There is a growing, bipartisan chorus of outrage developing among U.S. Governors over Washington’s inability to cobble together a durable funding mechanism for the Highway Trust Fund, the main source for funding infrastructure investment in America’s roads, tunnels, and bridges. The Wall Street Journal:
The trust fund is financed mostly by diesel and gasoline taxes that haven’t increased since 1993 even as fuel economy has improved for most new vehicles, leaving the government without enough money to cover its share of spending on road repairs and highway construction. The gas tax stands at 18.4 cents a gallon and the diesel tax is 24.4 cents a gallon.The measure with the best chance of passage at this point is legislation from House Ways and Means Committee Chairman Dave Camp (R., Mich.) that would provide funding through May 2015.That would be the shortest patch for the fund in years—a reality that rankled governors attending the National Governors Association summer meeting.
When you look past the political tooth-gnashing and think about it for a second, this is really good news—the kind that Malthusian greens keep trying to ignore. The U.S. highway trust is running out of money because Americans are using much less gas even as our economy grows. Vehicles are becoming more fuel efficient, and the patterns of economic development are changing in ways that make energy use less intensive. As a result, gas and diesel taxes aren’t generating revenue growth in the highway fund. This is of course bad news for the highway fund, but we really should be celebrating a big national win here overall.
Since this very positive change is the result of both policy (mandated higher fuel efficiencies) and the natural growth of the information economy (people are shopping online rather than driving to malls, companies are managing deliveries more efficiently using algorithms to cut driving time and hours, etc.), this is actually an example of America working in a bipartisan, long-term way to solve important problems. But the highway tax shortfall is taken in the media coverage to be another sign of the grim slide of national decline into banana republic style polarization and social failure.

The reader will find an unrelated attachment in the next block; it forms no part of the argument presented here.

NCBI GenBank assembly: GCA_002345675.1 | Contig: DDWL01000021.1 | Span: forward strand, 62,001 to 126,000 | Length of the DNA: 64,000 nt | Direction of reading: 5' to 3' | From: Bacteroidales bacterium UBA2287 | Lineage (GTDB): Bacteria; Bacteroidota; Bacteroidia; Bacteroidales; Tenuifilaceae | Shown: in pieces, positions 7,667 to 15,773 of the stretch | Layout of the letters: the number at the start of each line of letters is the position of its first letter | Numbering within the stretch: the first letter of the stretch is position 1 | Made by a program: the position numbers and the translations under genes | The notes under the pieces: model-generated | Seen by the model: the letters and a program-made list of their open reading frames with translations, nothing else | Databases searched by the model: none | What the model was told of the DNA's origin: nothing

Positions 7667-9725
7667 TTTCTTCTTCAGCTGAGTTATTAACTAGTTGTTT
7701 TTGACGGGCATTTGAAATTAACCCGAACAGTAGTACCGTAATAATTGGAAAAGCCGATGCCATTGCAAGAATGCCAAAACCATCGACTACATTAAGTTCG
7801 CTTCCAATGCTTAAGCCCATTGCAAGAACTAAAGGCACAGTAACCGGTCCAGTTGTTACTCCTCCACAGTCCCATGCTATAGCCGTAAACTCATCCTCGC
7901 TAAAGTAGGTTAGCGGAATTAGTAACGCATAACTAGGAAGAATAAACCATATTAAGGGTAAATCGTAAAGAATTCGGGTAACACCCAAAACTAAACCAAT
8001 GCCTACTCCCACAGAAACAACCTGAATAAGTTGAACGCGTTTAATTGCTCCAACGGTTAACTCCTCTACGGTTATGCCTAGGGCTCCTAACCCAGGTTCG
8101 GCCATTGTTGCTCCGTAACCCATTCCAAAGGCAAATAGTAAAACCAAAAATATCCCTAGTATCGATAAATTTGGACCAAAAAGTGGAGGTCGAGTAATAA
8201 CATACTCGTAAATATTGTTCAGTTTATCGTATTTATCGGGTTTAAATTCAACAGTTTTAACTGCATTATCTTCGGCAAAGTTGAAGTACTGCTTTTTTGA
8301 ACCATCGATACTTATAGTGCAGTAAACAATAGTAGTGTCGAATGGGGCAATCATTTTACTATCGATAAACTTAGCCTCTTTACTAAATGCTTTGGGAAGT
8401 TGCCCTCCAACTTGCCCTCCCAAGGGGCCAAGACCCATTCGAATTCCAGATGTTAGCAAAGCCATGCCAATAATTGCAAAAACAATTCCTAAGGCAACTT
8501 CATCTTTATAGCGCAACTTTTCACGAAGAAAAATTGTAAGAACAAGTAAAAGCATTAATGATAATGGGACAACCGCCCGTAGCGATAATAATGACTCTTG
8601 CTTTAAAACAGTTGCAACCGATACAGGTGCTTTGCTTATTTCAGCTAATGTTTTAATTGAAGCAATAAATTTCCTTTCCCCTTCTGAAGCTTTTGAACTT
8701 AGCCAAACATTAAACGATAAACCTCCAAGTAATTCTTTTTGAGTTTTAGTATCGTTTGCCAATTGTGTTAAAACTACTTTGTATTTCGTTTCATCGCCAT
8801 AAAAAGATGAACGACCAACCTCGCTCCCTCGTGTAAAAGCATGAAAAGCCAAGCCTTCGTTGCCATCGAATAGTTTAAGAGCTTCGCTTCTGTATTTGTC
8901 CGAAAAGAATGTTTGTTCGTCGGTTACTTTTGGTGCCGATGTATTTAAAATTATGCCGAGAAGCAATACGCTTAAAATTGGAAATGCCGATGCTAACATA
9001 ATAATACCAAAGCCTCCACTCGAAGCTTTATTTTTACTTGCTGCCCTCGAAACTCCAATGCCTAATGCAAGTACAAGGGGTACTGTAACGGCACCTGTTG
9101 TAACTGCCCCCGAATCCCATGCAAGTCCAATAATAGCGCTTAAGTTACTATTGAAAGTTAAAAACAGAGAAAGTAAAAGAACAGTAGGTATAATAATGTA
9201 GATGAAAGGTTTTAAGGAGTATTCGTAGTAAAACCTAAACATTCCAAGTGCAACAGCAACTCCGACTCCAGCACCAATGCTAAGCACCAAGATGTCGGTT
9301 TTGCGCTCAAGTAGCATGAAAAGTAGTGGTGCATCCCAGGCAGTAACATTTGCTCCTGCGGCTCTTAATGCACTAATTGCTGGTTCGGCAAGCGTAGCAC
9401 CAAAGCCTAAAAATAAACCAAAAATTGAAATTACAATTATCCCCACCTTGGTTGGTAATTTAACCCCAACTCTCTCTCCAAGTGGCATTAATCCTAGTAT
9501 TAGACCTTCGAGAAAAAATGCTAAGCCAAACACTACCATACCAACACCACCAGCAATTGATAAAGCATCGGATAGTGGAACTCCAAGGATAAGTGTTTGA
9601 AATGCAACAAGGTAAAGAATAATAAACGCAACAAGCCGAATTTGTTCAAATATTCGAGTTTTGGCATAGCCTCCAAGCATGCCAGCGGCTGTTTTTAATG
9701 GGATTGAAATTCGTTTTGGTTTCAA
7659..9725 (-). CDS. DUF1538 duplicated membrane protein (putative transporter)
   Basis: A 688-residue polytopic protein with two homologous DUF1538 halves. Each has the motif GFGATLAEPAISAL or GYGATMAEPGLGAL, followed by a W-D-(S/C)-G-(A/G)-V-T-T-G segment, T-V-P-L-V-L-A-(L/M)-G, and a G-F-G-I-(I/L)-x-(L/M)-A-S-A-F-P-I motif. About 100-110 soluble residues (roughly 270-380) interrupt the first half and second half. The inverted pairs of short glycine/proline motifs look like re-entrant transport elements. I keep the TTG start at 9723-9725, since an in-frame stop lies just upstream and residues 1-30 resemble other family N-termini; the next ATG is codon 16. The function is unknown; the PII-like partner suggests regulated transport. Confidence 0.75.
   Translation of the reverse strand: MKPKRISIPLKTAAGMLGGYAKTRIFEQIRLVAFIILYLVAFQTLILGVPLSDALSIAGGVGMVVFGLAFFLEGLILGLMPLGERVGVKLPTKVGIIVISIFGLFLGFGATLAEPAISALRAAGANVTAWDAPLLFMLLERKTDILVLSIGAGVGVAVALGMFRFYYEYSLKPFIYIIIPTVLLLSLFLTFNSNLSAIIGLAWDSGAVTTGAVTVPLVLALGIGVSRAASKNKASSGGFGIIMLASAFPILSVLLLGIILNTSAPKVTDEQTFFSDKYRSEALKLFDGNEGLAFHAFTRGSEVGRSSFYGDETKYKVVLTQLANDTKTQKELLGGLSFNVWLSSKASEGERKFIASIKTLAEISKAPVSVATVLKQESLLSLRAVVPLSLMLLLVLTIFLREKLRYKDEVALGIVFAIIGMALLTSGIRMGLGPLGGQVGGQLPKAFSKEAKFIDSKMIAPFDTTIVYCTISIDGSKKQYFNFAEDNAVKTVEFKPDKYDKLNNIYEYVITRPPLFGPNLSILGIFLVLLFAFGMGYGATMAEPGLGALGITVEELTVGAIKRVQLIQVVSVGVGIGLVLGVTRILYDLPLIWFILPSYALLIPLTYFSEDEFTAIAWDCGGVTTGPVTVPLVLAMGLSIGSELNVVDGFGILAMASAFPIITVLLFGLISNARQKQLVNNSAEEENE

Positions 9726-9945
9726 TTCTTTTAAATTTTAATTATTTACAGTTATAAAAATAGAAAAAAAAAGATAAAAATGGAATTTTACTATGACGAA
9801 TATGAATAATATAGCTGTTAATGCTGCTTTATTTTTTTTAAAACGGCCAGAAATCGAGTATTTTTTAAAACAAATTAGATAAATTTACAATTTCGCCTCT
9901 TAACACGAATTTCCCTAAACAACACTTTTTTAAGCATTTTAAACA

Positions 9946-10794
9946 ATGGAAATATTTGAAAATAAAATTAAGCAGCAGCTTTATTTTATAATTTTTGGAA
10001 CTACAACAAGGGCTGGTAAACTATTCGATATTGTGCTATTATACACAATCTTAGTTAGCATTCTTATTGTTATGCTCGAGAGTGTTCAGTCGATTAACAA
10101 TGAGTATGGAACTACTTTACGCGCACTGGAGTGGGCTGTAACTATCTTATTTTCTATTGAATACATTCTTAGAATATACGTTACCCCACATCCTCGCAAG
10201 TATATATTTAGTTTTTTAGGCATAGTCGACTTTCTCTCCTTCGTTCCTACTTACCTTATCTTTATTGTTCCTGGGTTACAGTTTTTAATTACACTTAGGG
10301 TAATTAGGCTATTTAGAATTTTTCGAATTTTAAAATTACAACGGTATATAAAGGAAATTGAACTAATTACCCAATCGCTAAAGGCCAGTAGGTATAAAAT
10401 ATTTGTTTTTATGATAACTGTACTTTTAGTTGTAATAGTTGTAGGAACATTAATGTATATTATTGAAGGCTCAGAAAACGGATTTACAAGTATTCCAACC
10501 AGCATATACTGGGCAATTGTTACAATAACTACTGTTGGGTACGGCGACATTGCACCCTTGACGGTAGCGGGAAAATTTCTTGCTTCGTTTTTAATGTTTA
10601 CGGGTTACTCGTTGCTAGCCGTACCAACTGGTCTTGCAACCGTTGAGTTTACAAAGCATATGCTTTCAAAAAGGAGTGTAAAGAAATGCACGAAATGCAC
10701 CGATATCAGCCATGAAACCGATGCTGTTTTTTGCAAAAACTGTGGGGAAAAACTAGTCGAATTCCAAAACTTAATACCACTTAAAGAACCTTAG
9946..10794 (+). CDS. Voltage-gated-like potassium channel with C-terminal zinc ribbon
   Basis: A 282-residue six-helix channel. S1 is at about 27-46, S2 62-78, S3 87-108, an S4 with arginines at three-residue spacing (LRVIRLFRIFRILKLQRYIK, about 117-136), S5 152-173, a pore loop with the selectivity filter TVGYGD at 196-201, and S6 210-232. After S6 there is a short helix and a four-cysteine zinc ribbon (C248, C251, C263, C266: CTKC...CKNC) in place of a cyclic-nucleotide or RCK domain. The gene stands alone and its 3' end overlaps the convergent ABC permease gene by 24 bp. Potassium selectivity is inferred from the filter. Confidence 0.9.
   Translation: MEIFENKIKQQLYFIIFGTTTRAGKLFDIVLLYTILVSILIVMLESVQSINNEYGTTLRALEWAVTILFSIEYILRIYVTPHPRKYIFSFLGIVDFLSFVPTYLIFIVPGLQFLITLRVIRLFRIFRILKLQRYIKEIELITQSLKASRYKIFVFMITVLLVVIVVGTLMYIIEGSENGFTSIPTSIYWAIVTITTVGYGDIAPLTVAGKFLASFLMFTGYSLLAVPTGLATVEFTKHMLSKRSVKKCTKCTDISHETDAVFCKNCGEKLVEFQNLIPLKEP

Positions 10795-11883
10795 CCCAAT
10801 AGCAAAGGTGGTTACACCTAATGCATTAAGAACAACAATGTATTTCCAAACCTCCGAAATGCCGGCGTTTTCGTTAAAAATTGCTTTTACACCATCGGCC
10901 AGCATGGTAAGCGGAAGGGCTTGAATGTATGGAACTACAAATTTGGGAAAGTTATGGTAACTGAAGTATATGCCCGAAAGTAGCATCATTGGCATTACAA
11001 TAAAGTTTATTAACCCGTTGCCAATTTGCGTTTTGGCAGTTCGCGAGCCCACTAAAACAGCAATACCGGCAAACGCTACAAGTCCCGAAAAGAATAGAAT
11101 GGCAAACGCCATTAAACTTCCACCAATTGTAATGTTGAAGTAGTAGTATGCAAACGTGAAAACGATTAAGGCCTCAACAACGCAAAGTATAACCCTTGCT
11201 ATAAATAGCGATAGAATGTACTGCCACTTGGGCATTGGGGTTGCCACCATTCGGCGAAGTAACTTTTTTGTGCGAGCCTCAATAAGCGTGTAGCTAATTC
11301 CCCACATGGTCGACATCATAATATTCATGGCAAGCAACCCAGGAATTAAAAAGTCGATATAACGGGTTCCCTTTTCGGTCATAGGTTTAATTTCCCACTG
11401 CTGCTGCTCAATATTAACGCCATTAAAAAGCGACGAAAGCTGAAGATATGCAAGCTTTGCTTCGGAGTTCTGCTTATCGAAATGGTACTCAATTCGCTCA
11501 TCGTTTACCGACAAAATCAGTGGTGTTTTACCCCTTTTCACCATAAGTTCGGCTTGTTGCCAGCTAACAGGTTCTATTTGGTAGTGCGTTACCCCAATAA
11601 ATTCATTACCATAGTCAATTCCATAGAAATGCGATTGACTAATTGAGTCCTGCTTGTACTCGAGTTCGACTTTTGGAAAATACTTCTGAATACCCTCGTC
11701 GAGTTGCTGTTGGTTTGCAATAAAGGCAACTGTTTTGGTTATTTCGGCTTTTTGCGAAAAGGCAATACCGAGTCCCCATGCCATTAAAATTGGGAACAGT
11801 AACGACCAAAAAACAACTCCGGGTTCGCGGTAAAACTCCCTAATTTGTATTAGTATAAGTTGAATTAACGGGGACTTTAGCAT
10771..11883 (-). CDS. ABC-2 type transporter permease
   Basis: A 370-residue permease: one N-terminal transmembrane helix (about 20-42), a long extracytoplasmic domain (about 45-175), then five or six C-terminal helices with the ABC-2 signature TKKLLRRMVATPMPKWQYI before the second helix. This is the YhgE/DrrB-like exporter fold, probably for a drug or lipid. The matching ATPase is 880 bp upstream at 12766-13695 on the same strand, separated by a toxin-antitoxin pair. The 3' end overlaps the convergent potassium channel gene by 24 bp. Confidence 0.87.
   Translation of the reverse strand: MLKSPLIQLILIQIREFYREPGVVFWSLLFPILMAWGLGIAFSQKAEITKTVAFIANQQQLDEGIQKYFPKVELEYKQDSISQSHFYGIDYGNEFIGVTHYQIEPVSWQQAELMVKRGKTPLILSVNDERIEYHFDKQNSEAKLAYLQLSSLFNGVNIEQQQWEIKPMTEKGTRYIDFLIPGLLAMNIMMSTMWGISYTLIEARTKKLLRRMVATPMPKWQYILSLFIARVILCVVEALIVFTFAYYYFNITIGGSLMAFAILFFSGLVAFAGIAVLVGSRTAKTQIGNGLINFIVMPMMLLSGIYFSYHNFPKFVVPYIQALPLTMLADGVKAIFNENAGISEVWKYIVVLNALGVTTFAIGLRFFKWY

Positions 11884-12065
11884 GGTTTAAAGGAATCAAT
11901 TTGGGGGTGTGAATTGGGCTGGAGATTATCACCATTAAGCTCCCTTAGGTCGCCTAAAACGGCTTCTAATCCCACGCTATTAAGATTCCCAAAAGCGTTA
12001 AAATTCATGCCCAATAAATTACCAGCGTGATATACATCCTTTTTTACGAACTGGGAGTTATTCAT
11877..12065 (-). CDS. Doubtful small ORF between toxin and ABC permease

When dealing with the consequences of this happy shift, media coverage looks short-sightedly only on the revenue side. Gas tax receipts aren’t rising fast enough! But the other side of the equation also needs serious examination: What’s going on with the cost of infrastructure? From the Davis-Bacon Act, which mandates artificially high labor costs, to pork barrel planning, and on to proliferating and often deeply dysfunctional planning mandates and legal delays that drive up the cost of doing ordinary business so that our highway system is in some respects as overpriced and badly managed as our health system or our post-secondary ed system, media coverage largely ignores the web of entrenched interests that make so many of our key systems so unsatisfactory. Does anybody really think that all 50 state governments and American cities and counties are all citadels of Platonic philosopher kings who never, ever, ever approve pork barrel projects for well connected political interests but act only on the merits? Does anybody think that the nests of politically connected contractors and unions and other fat pork-loving members of the Infrastructure Lobby would never, ever pad prices or collude on bids to extort money from the unthinking public?